By ROSIE WATERLAND
About a month ago, I was on the bus going home when it pulled up at a stop outside a restaurant that was having its staff Christmas party. Music was blaring and people had spilled out onto the footpath, drinks in hand. When the bus opened its doors, two of the party-dwellers jumped onboard and invited everyone to the party.
It went something like this: “PARTY issshhh hanapening! Come for fun timesh! EVERYONE isshh vited!” (That was my attempt at making them sound inebriated.) A few people on the bus laughed and said a friendly “no thanks”, and I thought that would be the end of it.
But to my utter shock and total incomprehension, a couple actually stood up and said “Yeah! We’ll go!” and jumped off the bus. Everyone at the party cheered while the couple shook hands with all their new friends and went inside. Other bus passengers clapped and told them to have a good time. All in all it was a joyous scene filled with good times and holiday cheer.
Yet all I could think was: “Ugh. What a nightmare. Why would you spontaneously go to a party where you don’t know ANYONE, when you could be at home in bed watching old Seinfeld episodes?”
Cue life-changing epiphany.
But first, a bit more context: This bus event came right on the back of my feelings being hurt when I heard a friend had been bitching about me because I never wanted to go out. I subsequently tried to write something for my blog saying something like, “Get over it. I just don’t like going out that much. Liz Lemon doesn’t either so suck it” etc etc blah blah blah. But when I got to the part in the piece where I had to explain why I don’t go out that much, I was stuck, because I didn’t have a definitive answer.
Why don’t I? I used to. When I was 20 and a social butterfly, it wasn’t unusual for me to get a phone call at midnight, get out of bed, chuck on some clothes and head into the city to meet friends. These days though, once I’m home, that’s it. In my pyjamas? Good luck. But ALREADY IN BED? Well that’s an unequivocal no. I’m in for the night kids – have a good one.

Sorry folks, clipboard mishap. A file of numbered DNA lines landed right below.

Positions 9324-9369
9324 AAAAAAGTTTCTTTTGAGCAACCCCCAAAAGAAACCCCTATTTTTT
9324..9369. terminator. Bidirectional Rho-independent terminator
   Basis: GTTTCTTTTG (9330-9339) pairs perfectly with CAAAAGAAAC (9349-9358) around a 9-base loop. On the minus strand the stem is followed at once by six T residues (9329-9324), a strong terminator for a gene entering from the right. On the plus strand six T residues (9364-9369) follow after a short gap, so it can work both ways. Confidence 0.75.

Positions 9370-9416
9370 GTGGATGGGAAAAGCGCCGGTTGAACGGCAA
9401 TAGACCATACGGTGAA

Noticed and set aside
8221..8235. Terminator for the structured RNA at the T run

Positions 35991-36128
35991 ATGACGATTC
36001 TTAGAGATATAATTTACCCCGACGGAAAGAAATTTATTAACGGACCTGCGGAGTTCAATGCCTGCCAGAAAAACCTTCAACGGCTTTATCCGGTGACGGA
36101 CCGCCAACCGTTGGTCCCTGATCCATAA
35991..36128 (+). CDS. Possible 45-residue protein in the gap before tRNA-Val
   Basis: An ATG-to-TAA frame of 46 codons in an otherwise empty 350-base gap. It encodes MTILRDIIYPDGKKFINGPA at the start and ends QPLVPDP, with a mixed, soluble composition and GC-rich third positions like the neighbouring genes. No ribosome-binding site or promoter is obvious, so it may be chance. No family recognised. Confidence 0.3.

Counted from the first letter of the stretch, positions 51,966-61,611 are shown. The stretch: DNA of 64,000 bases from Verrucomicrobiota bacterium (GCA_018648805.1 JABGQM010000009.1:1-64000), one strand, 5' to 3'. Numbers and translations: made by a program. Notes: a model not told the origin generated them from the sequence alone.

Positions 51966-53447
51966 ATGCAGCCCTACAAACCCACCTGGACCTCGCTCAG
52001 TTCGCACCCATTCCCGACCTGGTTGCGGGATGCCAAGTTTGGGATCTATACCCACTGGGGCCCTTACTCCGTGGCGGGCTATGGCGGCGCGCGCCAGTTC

At first I tried to write that it was just a sign of me getting older. Maybe I had just grown out of my spontaneous, adventurous phase? Then I thought that maybe it is just who I am – that going out in my late teen years was what was out of the ordinary, and now I was just reverting back to my old self.
(I was the girl in school who never went to parties – I was the one who invited you over to watch movies inside the blanket fort she’d built around her TV. At 15. Yeah – yikes.)
But no matter how I tried to frame the reason for my hermit, television-filled life, I couldn’t seem to make it work – it just didn’t seem genuine. And that’s because it wasn’t. I couldn’t come up with a genuine reason for why I don’t like to leave my bedroom, because I genuinely don’t know the exact reason I don’t like to leave my bedroom.
My C-PTSD and subsequent weight gain have blurred the lines between what I’m avoiding because of my size and what I’m avoiding because of preference.
I literally cannot tell the difference at this point. I don’t know if I prefer to stay home because I’m getting older, or if it’s just who I am, or because I’m ashamed of my body. My weight is pretty much the sole reason I haven’t been living my life the last few years, but if (like I’m now trying to do) I take my size out of the equation, I have no idea what’s what.
So, having been thinking about all this and struggling to put it into words, when that happy couple jumped off the bus to join the random party, my immediate and usual negative reaction jolted something awake within me. That was the moment of my life-changing epiphany.